Pinellas superintendent declares impasse with union
Pinellas superintendent Julie Janssen has declared an impasse over contract talks with the Pinellas teachers union, saying in a written statement issued last night that she and the School Board "believe that the impasse resolution process is the quickest means for reaching a fair and equitable agreement with our teachers."
The response from the union: The Pinellas Classroom Teachers Association is "perplexed" that the district would go to impasse without formally discussing the possibility with the union first, it said in a statement. The statement also said the union would not waive rights to a special magistrate, which is where this conflict appears headed.
"During this process, we will continue to bargain in good faith if the School Board will actually meet with us on the contract," the union statement said. "We are prepared but they have not come to the table in over a month."
At issue are teacher salaries.
The district is proposing two unpaid leave days, which would save the district $4 million. It also plans to reduce teacher pay because of declining property tax collections, which affect how much the district brings in from the half-mill property tax hike that voters approved in 2004 and reapproved in 2008.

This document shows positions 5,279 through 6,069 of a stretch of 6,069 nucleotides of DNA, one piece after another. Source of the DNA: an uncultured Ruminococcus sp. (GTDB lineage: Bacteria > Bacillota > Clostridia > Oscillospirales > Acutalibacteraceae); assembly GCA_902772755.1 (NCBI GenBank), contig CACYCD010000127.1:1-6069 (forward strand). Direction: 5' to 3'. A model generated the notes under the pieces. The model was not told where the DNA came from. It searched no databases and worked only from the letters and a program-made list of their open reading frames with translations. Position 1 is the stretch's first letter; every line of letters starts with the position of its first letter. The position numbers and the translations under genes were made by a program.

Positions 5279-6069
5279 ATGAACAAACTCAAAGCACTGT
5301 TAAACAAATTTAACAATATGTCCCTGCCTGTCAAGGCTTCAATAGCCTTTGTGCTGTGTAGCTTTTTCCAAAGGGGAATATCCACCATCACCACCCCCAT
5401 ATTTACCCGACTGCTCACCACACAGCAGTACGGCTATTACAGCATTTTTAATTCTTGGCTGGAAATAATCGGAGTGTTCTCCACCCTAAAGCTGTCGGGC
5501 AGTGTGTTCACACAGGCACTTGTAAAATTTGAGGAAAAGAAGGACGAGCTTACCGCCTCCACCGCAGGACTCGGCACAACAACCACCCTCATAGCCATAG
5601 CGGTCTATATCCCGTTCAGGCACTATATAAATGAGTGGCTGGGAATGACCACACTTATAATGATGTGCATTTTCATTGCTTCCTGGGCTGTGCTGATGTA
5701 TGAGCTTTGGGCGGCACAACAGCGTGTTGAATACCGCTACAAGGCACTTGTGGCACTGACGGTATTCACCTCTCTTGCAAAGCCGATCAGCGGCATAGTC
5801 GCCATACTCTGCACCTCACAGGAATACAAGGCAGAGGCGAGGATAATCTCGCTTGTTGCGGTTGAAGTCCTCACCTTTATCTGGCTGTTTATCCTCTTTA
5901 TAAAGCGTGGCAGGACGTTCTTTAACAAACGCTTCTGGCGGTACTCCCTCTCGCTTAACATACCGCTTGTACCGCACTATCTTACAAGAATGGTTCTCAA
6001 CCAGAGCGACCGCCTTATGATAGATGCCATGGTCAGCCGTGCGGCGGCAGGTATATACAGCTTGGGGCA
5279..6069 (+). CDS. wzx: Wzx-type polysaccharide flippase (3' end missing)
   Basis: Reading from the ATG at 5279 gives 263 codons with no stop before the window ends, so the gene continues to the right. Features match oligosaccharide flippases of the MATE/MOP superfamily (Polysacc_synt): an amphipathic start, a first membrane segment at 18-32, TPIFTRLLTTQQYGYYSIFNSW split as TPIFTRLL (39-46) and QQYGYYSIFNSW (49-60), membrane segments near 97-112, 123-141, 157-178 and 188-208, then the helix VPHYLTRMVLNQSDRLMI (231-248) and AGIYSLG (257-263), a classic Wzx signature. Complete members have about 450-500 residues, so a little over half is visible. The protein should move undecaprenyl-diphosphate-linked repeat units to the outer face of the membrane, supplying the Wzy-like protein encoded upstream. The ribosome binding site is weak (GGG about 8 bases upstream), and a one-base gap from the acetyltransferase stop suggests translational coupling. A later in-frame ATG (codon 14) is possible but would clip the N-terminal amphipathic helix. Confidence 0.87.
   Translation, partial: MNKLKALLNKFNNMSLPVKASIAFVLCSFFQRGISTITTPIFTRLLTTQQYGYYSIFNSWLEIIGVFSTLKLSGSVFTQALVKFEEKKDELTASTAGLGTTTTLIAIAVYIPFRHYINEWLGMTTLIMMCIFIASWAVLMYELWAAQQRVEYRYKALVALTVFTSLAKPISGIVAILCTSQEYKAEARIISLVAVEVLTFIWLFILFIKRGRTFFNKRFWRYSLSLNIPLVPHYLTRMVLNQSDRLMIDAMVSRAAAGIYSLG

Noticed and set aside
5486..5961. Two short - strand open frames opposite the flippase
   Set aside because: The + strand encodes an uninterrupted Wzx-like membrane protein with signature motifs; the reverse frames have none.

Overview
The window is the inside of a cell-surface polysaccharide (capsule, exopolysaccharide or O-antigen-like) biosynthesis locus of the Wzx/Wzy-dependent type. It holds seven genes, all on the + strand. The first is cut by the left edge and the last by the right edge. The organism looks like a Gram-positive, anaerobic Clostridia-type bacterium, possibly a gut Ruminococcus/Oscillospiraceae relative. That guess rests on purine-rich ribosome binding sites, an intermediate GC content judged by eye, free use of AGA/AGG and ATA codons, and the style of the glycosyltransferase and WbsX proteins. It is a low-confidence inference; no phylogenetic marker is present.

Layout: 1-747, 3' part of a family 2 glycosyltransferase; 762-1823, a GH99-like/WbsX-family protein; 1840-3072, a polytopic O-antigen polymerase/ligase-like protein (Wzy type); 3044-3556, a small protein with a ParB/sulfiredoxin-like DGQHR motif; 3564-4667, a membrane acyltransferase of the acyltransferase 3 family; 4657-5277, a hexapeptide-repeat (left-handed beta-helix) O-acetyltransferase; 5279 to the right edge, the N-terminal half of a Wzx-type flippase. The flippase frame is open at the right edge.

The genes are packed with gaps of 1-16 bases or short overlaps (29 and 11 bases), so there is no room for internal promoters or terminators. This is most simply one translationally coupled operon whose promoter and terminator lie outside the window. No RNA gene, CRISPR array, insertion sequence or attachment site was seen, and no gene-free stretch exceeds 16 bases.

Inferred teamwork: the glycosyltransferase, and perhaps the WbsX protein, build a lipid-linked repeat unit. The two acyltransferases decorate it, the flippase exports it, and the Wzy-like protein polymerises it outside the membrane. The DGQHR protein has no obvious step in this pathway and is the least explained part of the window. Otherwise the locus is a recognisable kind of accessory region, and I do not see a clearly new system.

The union has proposed one day off without pay but is pushing for teachers to receive their "step" increases in pay. It says the total cost would be about $4 million. It says the district position would cost the typical teacher $900.
"That's a difficult pill for any teacher to swallow who hasn't had a pay raise in 24 months," PCTA executive director Marshall Ogletree told the Gradebook this morning.
The union filed a grievance last week over the district's stance on the referendum money. It says the district made a unilateral decision and violated the contract with the union. The district maintains that the issue isn't subject to collective bargaining.
Eighty percent of the referendum money goes to teacher salaries. But "the dollar amount attributable to that 80% will vary with the rise and fall of property values -- something that is beyond the control of the School Board," the statement says. "As a result of the property tax roll declining by almost 11%, the amount of the supplement declined proportionately."
Ron Matus, state education reporter